Thus it was that I began to imagine sequels to The Chicken Thief: one sequel to continue the story of Fox and Hen’s life together, and a sequel to recount the return home of Rabbit, Bear and Rooster.

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(Click to enlarge each spread from Ice)

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“There. Well done. Now tilt the page to the left…Just to see what happens.”
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“And then to the right…A little more.”
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“Excellent! Shake the book one more time just to get everything back in order.”
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“Hmmmm. Interesting. Try pressing down really hard on ALL the yellow dots.”
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(Want to see more of Press Here? Visit this link.)

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THE SECRET BOX. Copyright © by 2011 by Barbara Lehman. Reproduced by permission of the publisher, Houghton Mifflin, Boston, MA.

WOOF MEOW TWEET-TWEET. Copyright © 2009 by Cécile Boyer. © 2011 by Seven Footer Kids. Reproduced by permission of the publisher, Seven Footer Kids, New York.

ANIMALS HOME ALONE. Copyright © 2009 by Lois Riphagen. © 2011 by Seven Footer Kids. Reproduced by permission of the publisher, Seven Footer Kids, New York.

WHEN MARTHA’S AWAY. Copyright © 1995 by Bruce Ingman. Reproduced by permission of the publisher, Candlewick Press, Somerville, MA. (First Candlewick Press Edition 2011.)

FOX AND HEN TOGETHER. First American Edition © 2011 by Béatrice Rodriguez. Published by Enchanted Lion Books, New York.

ICE. First American Edition © 2011 by Arthur Geisert. Published by Enchanted Lion Books, New York. (Originally published in France in 2009.)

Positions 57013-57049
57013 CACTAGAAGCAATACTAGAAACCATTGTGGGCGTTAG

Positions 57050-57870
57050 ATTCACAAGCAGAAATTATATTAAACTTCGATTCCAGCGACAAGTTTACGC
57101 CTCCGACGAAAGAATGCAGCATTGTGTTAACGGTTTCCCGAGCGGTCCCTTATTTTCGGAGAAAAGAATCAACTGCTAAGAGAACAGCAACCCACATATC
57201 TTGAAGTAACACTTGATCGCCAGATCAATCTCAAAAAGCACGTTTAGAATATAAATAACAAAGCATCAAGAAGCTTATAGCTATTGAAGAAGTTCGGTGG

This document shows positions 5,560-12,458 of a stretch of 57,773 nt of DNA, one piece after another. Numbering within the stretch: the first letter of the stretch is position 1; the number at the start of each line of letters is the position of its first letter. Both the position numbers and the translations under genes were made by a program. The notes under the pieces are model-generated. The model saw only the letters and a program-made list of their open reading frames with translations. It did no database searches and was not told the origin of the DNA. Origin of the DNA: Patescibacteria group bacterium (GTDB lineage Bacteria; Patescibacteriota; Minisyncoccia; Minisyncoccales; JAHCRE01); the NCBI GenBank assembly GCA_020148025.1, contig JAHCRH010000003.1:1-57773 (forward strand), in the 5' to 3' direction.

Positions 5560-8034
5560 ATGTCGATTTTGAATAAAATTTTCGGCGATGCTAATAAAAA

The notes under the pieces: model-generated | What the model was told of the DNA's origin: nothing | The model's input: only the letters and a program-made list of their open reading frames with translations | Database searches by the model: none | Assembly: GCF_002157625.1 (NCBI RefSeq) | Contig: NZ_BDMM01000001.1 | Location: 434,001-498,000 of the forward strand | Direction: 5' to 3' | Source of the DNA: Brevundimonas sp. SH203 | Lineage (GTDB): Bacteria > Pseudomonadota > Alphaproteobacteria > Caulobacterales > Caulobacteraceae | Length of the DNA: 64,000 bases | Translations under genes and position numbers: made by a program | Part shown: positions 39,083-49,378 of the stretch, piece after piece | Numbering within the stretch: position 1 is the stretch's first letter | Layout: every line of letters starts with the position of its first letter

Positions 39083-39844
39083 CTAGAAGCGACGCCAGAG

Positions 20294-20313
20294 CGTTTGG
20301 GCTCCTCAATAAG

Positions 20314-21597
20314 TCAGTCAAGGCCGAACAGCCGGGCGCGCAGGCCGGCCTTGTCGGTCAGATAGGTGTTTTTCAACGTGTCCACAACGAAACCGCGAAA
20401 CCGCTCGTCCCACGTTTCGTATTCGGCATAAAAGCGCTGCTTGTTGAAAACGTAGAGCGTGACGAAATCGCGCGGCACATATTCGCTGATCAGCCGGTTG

BEE & BIRD. Copyright © by 2011 by Craig Frazier. Reproduced by permission of the publisher, Roaring Brook Press, New York.

PRESS HERE. First US Edition copyright © by 2011 by Hervé Tullet. Reproduced by permission of the publisher, Handprint/Chronicle Books, San Francisco, CA. (Originally published in France in 2010.)

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5 comments to “What I’m Doing at Kirkus This Week
(Plus What I Did Last Week, Featuring
Too Many People to Count Before Breakfast)
{P.S. I’m Totally Naming My Next Cat “Flash Harry”}

  1. Love Barbara Lehman’s style. Also, Bruce Ingman’s art reminded me of Maira. :) Animals Home Alone looks like a lot of fun. Thanks for the art show!


  2. We’ve been having such a lot of fun with Press Here at the library, passing it around and pressing buttons and shaking it and everything. It’s one of those where I bought one copy, got it in and read it, and then immediately ordered five more.

    Also, I jumped up and down in a big way when I found out about those Galdone reprints. His books are so good, and most of our library copies have just been read too many times, poor things.


  3. Adrienne, I read that Hervé Tullet is called something like “The Prince of Preschool” in France. Gotta see his other books.


  4. Kitties! Critters! :)


  5. Oh, how did I miss this post? (Well, there may be myriad reasons, but I’m just glad to be coming back to it.) I LOVE the wordless book – the diverse cast, the fact that it IS wordless, the whole adventure illustrations — gorgeous.